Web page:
Friday, January 30, 2015

The Text of Reasoned Eclecticism: Is It Reasonable and Eclectic? Part Two of a Four-Part Response to Dan Wallace

External Evidence

            Wallace began his consideration of what external evidence implies about the Byzantine Text with a simple misrepresentation.  He stated that the primary premise in the Byzantine Priority view is, “Any reading overwhelmingly attested by the manuscript tradition is more likely to be original than its rivals,” he added, “In other words when the majority of manuscripts agree, that is the original.”  But somewhere in those other words, the word “overwhelmingly” was murdered – sacrificed for the sake of caricature-drawing.  A majority might be 50.1%.  The overwhelming support for Byzantine readings that Wallace routinely vetoes in favor of Alexandrian readings include majorities of 85%, 98% and 99% and higher proportions of the manuscript-evidence. 
            Wallace says, “In historical investigation, presumption is only presumption.”  But when facing textual variants in which 99% of the Greek manuscripts disagree with the Alexandrian reading, we do not face mere presumptions; we face implications:  either a corruption permeated 99% of all Greek manuscripts, or else a corruption was adopted in 1% of them.  In general, which is more likely:  that many copyists in many places created or adopted a non-original reading, or that few copyists in few places did so?  The original text is the text with the head start, so to speak, and if one is to posit that a non-original reading overtook it so as to become more popular, one must explain how that happened – and this is not easy to do without making some assumptions, or presumptions.  So let the axiom, “Presumption is only presumption,” be aimed at all presumptions, not just those that maintain Byzantine Priority. 
            Moving along.  Wallace claimed that if the Byzantine Text were the original text, then one would expect to find it “in the earliest Greek manuscripts, in the earliest versions, and in the earliest church fathers,” and “One would expect it to be in a majority of manuscripts, versions, and fathers.”
            “But,” he continues, “that is not what is found.”  However, by definition, the majority text is what is found in the majority of manuscripts (at least in passages where a majority exists, rather than a split-decision among three or more rival variants).  Wallace attempts to circumvent this obvious fact by redefining the majority as the majority of long-lived manuscripts.  “As far as the extant witnesses reveal,” he claims, “the majority text did not exist in the first four centuries.”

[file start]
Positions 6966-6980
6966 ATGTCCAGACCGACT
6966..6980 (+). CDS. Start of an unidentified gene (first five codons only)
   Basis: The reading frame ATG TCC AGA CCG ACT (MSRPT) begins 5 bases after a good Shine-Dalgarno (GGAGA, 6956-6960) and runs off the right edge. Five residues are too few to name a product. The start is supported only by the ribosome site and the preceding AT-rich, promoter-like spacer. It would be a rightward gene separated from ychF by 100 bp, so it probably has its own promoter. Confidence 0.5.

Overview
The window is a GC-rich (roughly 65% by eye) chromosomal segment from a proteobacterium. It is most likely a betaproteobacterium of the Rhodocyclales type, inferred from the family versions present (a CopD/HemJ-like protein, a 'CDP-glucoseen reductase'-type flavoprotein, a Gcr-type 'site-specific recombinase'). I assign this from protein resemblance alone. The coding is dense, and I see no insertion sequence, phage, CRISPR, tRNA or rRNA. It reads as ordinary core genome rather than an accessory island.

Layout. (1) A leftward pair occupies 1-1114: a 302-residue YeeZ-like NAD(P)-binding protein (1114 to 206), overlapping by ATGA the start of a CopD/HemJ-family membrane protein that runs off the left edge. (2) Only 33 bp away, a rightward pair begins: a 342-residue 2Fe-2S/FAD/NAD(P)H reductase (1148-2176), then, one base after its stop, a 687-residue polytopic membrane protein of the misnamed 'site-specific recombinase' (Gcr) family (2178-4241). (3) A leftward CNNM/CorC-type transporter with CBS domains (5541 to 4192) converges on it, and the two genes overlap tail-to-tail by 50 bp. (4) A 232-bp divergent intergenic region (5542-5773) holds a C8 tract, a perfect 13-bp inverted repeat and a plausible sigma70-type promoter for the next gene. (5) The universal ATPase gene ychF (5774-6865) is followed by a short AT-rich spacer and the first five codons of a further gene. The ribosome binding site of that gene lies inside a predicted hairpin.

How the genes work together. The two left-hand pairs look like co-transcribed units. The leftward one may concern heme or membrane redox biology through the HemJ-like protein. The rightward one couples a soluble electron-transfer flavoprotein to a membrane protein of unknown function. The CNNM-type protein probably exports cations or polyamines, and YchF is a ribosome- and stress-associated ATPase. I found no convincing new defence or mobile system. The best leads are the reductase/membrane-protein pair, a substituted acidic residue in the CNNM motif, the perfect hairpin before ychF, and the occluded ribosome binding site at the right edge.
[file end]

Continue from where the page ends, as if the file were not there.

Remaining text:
Considering that it comes from someone attempting to avoid presumptions, that is an extremely presumptive claim.  Other than the papyri from Egypt, there is not much New Testament manuscript-evidence to indicate what texts were being used throughout the Roman Empire before the year 400.  The available manuscript-evidence is not remotely close to being extensive enough to justify statements about what the majority of manuscripts read in the second or third centuries, at points where the testimony of the extant evidence is diverse.  To presume that the manuscript-evidence from Egypt depicts the text that was used in other locales is a huge presumption.  By the year 235 or so, Origen stated that the manuscripts were in disagreement with each other.13  That is difficult to reconcile with the idea that a uniform Alexandrian Text, or any text-type, was an established standard text at that time in a multitude of non-Egyptian locales. 
             When Wallace appeals to the papyri as vindication for his idea that the Byzantine Text did not exist in the first three centuries of Christendom, he states, “More than fifty of these came from before the middle of the fourth century. Yet not one belongs to the majority text.”  That is not quite true.  Papyrus 104, which currently contends with Papyrus 52 for the claim of earliest-known-New-Testament-manuscript, is a fragment of text from Matthew 21 that agrees with the Byzantine Text as much as it agrees with the text of Codex Vaticanus.14  In addition, large portions of Codex W (from the late 300’s or early 400’s) display the Byzantine Text.15  
            Papyrus 98, a fragment from the late 100’s or early 200’s which contains text from Revelation 1:13-2:1, disagrees twice with the Byzantine Text (though in one of these two instances, the Byzantine Text is divided), and disagrees once with the Nestle-Aland text – so it is rather presumptive to say that the fragment favors one text-type significantly more than the other, especially since P98 disagrees with Codex Sinaiticus five times.  Papyrus 16, a fragment from the 300’s with text from Philippians, diverges from the Byzantine Text eleven times, but it also disagrees with Codex Vaticanus nine times.  The much-mutilated Papyrus 45, which is currently the earliest known manuscript of the Gospel of Mark, from the early 200’s, agrees much more closely with the text of Mark in Codex W than with the text of Mark in Codex Vaticanus, and in Mark 7, P45 agrees repeatedly with the Byzantine Text.  Papyrus 46 also frequently disagrees with the Nestle-Aland text.16
            Wallace can’t have it both ways:  if the mere existence of a non-Byzantine local text displayed in the early papyri constitutes strong evidence that the Byzantine Text did not exist, then the existence of a non-Alexandrian text in the early papyri (such as what is seen in P45) constitutes strong evidence that the Alexandrian Text didn’t exist.  Obviously this sort of reasoning is an overextrapolation, since witnesses such as P75 show that the parts of the Alexandrian Text that they contain did exist in the 200’s.  The non-existence of Byzantine papyri in Egypt does not imply the non-existence of Byzantine papyri in other locales, just as non-Alexandrian readings in some Egyptian papyri do not imply the non-existence of Alexandrian readings in other Egyptian papyri.